We need people like Elon Musk. A disrupter, an entrepreneur who creates new innovative businesses: Tesla, StarLink and SpaceX. He replaces old businesses with new ones and creates new wealth. But does Musk believe in any social issues that impact society? Does he care about corporate culture or his employees? From what we have witnessed recently at Twitter, it appears not. We have seen today that Gen Z and Millennials do care about societal issues like climate, gender equality, equal pay, and much more. Toxic workplace environments are just not acceptable to the next generation of employees. We saw this when more than 2,600 workers at a Staten Island, New York warehouse called JFK8 voted to join Amazon’s first US union in April 2022. It was a historic moment. However, Amazon filed 25 objections with the National Labor Relations Board. This prompted dozens of Amazon workers at a different New York warehouse to take action becoming the latest string of employees attempting to unionize. This recent trend of activism comes amid a recent rush of organizing that’s swept other major US companies with the first-ever unions forming at Apple, Google, Microsoft and Starbucks.
I recently asked a Gen Z entrepreneur who is on his second start-up in Germany, why he chose not to join a big corporation after college. He told me that he thought long and hard and decided he did not want to be in a company that no doubt would have bureaucracies and politics. He said he was creative and wanted to have an impact with his work. He was also not inspired by any CEO in Germany leading a big corporation today. Thus far he has one successful start-up and is working on his second one. His final words to me were that if companies and CEOs think they can ignore social ills of society and not consider best practices, they will not succeed. The world today is plagued with too many problems, i.e., climate, social injustices, that upcoming generations will have to fix.
I also spoke to a Millennial who attended Harvard and MIT business school. After graduation he went to Google. He recently left Google to create his own start-up. He told me Google had a bureaucratic culture, and his ideas took forever to be heard and implemented. Today his start-up has first round funding. He feels he can now create his own culture.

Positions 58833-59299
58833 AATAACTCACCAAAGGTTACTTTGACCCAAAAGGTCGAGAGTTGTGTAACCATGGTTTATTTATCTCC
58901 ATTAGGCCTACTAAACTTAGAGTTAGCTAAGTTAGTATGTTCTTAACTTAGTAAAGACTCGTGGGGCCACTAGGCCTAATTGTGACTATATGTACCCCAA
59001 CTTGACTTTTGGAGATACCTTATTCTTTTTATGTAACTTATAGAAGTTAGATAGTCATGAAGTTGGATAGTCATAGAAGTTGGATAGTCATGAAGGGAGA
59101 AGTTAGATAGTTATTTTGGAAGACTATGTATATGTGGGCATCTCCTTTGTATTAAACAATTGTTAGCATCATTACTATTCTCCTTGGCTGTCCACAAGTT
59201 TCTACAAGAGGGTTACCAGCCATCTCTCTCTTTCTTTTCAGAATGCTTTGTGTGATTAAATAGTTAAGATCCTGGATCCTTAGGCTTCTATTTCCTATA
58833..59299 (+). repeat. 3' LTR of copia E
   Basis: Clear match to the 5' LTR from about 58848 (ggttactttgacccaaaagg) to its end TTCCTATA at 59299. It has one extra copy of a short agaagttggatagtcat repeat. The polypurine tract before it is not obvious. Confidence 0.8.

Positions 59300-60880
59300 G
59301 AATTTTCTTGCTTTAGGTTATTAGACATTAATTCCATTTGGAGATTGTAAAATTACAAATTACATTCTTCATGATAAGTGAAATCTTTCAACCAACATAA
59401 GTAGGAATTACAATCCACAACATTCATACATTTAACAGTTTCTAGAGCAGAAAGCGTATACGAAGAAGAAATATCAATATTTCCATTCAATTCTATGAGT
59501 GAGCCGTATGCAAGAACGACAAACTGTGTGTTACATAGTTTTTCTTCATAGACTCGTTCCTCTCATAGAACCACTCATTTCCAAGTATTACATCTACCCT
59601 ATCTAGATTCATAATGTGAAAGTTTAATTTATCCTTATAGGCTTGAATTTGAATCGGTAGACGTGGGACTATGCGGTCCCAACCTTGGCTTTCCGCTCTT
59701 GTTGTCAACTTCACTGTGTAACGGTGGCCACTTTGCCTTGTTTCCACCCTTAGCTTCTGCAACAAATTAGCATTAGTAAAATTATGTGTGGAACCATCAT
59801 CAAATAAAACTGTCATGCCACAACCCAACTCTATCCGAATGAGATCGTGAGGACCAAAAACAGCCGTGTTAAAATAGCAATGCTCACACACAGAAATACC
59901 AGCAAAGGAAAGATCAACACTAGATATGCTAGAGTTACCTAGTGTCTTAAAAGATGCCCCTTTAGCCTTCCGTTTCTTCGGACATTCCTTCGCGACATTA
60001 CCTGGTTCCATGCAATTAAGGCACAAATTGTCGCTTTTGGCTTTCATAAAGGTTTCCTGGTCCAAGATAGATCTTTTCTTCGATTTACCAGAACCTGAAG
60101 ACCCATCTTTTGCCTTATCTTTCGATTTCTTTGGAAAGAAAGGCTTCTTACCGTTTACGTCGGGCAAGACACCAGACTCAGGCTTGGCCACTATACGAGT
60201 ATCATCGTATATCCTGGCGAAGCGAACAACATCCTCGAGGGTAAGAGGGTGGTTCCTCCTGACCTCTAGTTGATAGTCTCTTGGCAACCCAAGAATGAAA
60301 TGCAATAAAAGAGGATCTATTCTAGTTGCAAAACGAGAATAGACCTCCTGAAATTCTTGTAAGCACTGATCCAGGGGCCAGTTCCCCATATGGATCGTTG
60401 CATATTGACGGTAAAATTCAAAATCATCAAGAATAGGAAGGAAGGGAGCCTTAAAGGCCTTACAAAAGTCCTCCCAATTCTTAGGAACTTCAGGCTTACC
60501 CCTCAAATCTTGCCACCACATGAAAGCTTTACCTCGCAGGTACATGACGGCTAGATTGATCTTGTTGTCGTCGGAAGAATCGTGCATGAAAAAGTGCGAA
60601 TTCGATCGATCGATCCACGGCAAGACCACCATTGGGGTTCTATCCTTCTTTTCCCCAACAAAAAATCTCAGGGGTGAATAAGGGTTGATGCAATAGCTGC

In my 25 years as a senior executive, first in a large German company and then in an even larger Japanese conglomerate, I worked for seven CEOs, two of whom were entrepreneurs and cared about social issues.
The first was the former CEO of Bertelsmann, Thomas Middelhoff. He was a disrupter, and entrepreneur. He was the visionary who brought innovation to Bertelsmann and at the same time made sure an activist culture emerged. For example, he treated employees around the world as stakeholders. He brought everyone together to understand and take ownership in new innovative businesses. How did he achieve this? Town hall meetings around the world, and constant communication to employees. People felt like they had a stake in the company, and more importantly an impact. Salaries were raised and executive programs to educate employees were offered. He grew the company and made massive profits.
My other example is Doug Morris, the former CEO of Warner, Universal and Sony Music who signed some of the biggest names in the music business. He cared about having a social impact. He hired women, committed to diversity programs, paid his employees based on performance reviews and had his direct reports committed to diversity training and employee development. He told me to always thank my staff at the end of the day, as it brings them back to the office the next day. He gave his employees the freedom to do their jobs and rewarded them when they were successful.
Organizations today can bring activism into the culture with new systems based on the types of capitalism that best fit the societal needs. We just need to look for those CEOs who understand and can adjust to reflect the ever changing global cultures and norms.
Shareholders and corporate boards need to understand that talent acquisition is not just about offering a big paycheck. It is about showing the next generation of employees that their company cares about societal ills and that the leadership will develop protocols to address them.
Liz Young, founding member of the ERA Project’s Advisory Board at Columbia Law School’s Center for Gender and Sexuality Law. Former EVP of Global Communications for Sony Music and former EVP, Corporate Communications, Office of the Chairman, Bertelsmann.